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Consequences of Colorado’s plastic bag tax rolling in

Consequences of Colorado’s plastic bag tax rolling in

This article was first published in Complete Colorado on March 13, 2023

“I’ve seen three [baskets] go out just this morning. I know there’s more.” – Checker at a Wheat Ridge King Soopers

The (supposedly) unintended consequences from Colorado’s anti-plastic bag law keep rolling in. In my last column on this subject, I reported how the law requires retailers to deposit part of the “tax on sacks” in non-existent accounts.

The latest is that grocery store customers, frustrated at having to pay a tax for formerly-free bags, are stealing small plastic baskets at an alarming rate.

“[The baskets] started disappearing about a month ago,” a checker in a Lakewood store told me. “We don’t have any, anymore.”

I’ve seen three go out just this morning,” a checker at another store remarked. “I know there’s more.”

Without free paper bags, people use the baskets to carry out items to their cars, and then just drive away, carrying the baskets with them.

Theft? Sure it is. But anyone who knows beans about government is aware that poorly-crafted regulations can encourage citizen dishonesty—as well as other bad consequences.

As a matter of common sense, Colorado’s lawmakers should have known that.

However, they didn’t even have to apply common sense. Colorado’s “tax on sacks”—which the “progressive” majority passed in violation of at least two parts of the state Constitution—became effective on Jan. 1, 2023. And there already had been mass-media reports of bad consequences from a similar New Jersey law.

For example, on Aug. 30, 2022, a New Jersey USA Today affiliate reported that, “Grocery store customers are walking off with those plastic hand baskets you find in the supermarket, an apparent consequence to New Jersey’s plastic bag ban that went into effect this past spring.”

The story quoted a grocery store CEO as stating, “[The baskets] are just disappearing . . . . I may actually have to just do away with them soon, can’t afford to keep replacing them.”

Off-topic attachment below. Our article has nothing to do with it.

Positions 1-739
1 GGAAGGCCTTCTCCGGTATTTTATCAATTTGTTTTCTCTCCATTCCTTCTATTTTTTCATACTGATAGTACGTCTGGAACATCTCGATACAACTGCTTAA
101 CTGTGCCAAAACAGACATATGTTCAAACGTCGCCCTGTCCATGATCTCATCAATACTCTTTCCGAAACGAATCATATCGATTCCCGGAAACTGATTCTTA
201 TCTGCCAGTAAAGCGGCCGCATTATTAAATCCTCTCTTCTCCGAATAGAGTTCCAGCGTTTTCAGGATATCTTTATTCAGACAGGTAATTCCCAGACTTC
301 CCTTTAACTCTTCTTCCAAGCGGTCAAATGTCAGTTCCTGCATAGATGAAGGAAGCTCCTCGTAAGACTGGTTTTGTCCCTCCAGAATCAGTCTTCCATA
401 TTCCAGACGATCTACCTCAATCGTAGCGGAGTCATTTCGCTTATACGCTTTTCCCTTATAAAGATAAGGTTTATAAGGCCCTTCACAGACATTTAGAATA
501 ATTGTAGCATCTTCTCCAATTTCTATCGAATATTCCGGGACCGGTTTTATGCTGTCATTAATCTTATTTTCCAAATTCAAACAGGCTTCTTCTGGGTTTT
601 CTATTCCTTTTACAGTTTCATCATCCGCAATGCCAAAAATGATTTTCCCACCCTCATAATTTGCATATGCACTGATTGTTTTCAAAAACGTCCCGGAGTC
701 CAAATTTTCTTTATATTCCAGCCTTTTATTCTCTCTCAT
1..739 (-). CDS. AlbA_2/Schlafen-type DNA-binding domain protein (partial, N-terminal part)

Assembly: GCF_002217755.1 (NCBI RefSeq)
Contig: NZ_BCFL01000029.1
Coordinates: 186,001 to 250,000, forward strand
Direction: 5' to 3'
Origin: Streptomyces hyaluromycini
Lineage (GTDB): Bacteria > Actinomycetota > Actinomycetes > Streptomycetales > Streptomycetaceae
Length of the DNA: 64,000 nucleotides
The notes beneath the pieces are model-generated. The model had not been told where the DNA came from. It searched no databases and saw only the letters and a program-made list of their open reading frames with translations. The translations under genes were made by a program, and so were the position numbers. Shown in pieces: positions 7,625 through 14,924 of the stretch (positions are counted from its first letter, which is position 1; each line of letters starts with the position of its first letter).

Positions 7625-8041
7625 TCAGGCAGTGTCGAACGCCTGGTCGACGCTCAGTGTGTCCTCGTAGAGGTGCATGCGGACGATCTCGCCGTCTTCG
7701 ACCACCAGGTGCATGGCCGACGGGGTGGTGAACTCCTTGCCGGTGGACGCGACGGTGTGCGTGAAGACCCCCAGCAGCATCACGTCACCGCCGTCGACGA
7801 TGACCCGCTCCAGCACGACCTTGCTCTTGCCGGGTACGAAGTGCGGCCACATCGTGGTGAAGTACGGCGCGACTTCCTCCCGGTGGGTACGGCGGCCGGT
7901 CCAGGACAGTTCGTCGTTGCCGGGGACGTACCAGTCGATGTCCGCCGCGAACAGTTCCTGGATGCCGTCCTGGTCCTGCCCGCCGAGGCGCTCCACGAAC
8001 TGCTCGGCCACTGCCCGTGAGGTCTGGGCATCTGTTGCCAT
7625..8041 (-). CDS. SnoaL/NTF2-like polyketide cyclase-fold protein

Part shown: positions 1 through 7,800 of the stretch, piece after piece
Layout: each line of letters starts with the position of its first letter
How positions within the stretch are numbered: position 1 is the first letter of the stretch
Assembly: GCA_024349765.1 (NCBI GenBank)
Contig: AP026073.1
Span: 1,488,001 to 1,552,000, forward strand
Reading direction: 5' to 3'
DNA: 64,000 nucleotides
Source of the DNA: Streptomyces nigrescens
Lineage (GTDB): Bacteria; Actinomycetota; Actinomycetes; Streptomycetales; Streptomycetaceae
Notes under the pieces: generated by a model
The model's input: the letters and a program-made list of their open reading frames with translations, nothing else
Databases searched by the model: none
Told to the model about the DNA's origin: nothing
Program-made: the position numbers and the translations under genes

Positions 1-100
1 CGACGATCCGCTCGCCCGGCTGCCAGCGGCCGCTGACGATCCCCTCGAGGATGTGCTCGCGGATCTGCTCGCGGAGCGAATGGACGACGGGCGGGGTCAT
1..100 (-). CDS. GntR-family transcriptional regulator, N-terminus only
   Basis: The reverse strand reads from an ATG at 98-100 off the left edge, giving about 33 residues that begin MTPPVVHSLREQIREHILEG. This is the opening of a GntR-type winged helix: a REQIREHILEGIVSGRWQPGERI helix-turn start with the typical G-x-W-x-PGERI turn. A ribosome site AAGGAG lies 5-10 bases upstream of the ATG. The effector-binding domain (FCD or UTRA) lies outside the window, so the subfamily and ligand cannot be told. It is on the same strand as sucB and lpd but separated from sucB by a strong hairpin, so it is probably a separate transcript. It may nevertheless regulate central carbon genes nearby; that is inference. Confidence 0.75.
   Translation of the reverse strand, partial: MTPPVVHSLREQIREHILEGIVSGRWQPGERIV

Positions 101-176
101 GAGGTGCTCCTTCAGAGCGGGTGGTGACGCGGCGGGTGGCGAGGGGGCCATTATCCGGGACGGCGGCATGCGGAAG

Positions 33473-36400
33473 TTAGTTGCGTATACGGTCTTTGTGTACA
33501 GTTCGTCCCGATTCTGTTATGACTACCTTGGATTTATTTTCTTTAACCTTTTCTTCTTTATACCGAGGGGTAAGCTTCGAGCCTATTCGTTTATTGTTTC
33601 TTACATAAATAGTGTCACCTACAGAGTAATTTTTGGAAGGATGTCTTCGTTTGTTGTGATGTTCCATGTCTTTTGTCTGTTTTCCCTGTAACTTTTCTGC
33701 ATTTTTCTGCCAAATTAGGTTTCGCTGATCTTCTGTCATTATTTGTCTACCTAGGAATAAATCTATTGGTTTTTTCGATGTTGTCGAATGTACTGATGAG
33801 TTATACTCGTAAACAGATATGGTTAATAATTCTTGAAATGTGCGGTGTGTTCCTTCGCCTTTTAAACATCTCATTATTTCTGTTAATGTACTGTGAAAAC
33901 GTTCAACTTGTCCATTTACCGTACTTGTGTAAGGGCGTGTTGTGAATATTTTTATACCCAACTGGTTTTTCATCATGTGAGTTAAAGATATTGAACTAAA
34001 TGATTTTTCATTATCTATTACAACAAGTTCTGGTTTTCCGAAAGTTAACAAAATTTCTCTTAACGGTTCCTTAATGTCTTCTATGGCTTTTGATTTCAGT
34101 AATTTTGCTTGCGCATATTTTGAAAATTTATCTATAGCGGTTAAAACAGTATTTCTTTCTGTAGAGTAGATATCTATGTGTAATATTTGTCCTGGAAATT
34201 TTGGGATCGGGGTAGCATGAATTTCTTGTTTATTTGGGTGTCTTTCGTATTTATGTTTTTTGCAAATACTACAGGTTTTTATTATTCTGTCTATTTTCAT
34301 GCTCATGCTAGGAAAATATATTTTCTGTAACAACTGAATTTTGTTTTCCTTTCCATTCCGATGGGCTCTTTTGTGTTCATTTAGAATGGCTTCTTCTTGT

On Sept. 16, Commentary Magazine featured a similar story.

Bad environmental consequences

Then there are other unintended (?) consequences as well.

Years before Colorado’s bag law became effective, there were multiple reports that—just as I suggested in an earlier column—banning plastic bags flunks even the Left’s own environmentalist criteria. Most of these reports come from mainstream or other left-wing media sources.

In 2018 the World Resources Institute stated that:

“disposable plastic bags require fewer resources (land, water, CO2 emissions, etc.) to produce than paper, cotton or reusable plastic bags—by a wide margin.  For example, Denmark’s Ministry of Environment and Food found that you would need to reuse a paper bag at least 43 times for its per-use environmental impacts to be equal to or less than that of a typical disposable plastic bag used one time.”

And while a 2020 ABC News story put the facts near the bottom, those facts were devastating. Here’s an excerpt:

“A 2017 study conducted by Recyc-Québec, a government recycling agency in Canada, looked at the life cycles of different disposable bags used within the province…[T]hough conventional plastic bags tend to have higher environmental impacts when released into the environment, when compared to alternatives (such as compostable bioplastic, paper, thick plastic, and oxo-degradable plastic bags), they appear to have the least overall environmental impact (except as litter)…Because of its thinness and lightness, being designed for a single use, its life cycle requires little material and energy,” the report says. “In addition, it avoids the production of garbage bags since it is commonly used for this function as well.”

The Commentary article added that, “banning disposable bags necessitates the proliferation of non-disposable bags. Reusable bags require more material to make and involve more energy in their production.”

Filthy “reusable” bags can’t be recycled

More stunning was the news that “Quite unlike disposable plastic bags, the reusable sort isn’t even recyclable.”  As the Commentary article explains, according to the New Jersey law (and the Colorado law), to qualify as “reusable,” a bag must have handles.

And recyclers are “not equipped to manually or optically separate out reusable bags, and most likely the handles will cause the sorters to jam.”

All more evidence that “progressive” Colorado policy is not so much about progress as about forcing us to join the Third World.

A reminder: You can avoid the plastic bag tax by purchasing your own plastic bags—at a fraction of the cost—on the internet. Inform retailers that they can avoid the law by offering free plastic bags at locations in their stores away from the “point of sale”—i.e., away from the cash register.

Rob Natelson